One of the most common triggers for are . They are small, light and dry, so the wind can carry them. Pollen counts can vary day-to-day, depending on several factors, including the weather. For example, dry, windy weather spreads pollen quickly. However, heavy rains and humid weather conditions weigh down pollen, keeping it on the ground. In general, plants and trees that pollinate via wind cause the most problems for people with seasonal allergies.
Grass Pollen: There are hundreds of different grass types. However, only some cause allergies. The most common types of grasses that cause allergies include Rye, Bermuda, Johnson, Kentucky, Orchard, Sweet Vernal, Bahia and Timothy. Grasses usually pollinate in the late spring and early summer however depending on where you live, grasses may pollinate across many seasons and could trigger symptoms all year round.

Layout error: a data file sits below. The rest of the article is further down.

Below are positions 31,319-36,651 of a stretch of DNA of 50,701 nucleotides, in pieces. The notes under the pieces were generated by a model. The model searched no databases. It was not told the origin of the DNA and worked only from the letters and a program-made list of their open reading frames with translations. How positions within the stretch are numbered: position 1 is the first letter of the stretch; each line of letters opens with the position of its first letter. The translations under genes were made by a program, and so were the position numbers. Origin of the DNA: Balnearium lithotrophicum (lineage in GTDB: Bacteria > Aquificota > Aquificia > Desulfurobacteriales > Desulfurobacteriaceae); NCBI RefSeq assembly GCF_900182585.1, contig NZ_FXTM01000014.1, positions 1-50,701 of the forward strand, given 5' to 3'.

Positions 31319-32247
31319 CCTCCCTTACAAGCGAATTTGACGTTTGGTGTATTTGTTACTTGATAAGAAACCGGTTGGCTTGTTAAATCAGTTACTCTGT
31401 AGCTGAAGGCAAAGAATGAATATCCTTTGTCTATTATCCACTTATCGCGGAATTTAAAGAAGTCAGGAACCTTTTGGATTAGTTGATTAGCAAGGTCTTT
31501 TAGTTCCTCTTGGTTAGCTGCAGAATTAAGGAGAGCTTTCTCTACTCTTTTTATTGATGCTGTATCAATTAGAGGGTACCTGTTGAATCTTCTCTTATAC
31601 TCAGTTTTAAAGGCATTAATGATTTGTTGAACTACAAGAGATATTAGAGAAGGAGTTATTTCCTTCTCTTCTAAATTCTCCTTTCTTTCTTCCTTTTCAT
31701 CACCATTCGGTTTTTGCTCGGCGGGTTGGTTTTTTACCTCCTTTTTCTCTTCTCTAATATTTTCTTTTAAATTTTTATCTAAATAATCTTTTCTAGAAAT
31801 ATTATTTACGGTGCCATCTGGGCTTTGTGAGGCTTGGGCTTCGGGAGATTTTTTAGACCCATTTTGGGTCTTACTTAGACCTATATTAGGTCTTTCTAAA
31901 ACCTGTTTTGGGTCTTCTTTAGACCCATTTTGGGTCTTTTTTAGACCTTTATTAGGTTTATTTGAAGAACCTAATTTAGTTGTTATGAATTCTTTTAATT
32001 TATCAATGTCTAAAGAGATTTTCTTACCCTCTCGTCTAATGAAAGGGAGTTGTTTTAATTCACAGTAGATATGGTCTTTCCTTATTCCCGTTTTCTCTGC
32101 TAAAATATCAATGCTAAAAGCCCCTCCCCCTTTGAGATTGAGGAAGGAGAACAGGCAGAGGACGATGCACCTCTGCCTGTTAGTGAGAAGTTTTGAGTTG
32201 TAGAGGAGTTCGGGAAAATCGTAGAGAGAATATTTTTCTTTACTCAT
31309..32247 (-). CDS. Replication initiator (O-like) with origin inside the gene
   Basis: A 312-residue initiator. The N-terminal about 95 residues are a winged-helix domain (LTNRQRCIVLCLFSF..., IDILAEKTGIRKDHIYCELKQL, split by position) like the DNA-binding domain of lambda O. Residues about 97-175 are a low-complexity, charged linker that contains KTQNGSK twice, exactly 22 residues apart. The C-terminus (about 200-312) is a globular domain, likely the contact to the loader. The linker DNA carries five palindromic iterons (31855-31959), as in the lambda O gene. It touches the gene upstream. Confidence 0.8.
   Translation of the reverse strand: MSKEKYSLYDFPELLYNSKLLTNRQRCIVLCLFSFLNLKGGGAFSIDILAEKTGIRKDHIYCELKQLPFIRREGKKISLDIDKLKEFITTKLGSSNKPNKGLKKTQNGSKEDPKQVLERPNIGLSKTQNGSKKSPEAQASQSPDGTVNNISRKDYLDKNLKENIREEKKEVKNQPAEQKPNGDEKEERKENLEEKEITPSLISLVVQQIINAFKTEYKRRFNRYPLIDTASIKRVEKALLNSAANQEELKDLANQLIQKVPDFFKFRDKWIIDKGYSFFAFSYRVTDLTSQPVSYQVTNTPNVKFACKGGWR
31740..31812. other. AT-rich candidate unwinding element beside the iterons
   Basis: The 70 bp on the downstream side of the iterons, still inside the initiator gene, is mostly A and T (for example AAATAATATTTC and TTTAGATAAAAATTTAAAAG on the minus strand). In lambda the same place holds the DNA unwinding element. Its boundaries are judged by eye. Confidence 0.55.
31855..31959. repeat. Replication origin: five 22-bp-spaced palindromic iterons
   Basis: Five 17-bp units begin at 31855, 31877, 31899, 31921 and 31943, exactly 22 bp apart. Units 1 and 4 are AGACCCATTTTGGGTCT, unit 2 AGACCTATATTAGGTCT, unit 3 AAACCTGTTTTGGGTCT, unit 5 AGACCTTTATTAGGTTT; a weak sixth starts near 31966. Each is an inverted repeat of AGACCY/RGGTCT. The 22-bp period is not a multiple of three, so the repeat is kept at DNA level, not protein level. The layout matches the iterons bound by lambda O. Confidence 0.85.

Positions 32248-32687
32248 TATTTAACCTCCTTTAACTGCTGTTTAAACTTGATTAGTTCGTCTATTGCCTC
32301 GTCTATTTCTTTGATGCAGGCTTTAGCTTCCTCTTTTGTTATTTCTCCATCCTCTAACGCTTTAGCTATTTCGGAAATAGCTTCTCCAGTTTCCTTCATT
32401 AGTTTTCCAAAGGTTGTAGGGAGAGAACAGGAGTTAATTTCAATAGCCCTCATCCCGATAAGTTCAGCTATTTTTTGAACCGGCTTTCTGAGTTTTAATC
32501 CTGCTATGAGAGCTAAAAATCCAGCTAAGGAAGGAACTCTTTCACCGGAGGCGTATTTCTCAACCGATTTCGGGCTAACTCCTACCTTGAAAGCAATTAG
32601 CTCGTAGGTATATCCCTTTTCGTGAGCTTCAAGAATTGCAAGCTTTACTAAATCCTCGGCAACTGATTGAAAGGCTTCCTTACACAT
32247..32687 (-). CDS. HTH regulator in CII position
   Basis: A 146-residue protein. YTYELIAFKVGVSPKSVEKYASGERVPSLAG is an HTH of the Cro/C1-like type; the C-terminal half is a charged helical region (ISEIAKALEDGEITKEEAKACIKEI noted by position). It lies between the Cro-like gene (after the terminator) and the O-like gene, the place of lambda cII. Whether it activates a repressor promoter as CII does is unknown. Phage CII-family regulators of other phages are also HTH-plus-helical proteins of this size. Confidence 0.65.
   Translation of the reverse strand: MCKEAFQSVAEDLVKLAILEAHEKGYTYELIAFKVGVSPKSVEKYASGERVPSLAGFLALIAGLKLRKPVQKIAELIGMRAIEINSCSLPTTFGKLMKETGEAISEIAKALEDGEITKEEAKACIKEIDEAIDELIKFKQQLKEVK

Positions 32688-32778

Tree Pollen: When it comes to trees, watch out for white cedar, cypress, pine, olive, birch, oak, elm, maple, ash, alder and hazel. These trees generally pollinate from late winter to the end of spring, depending on where you live.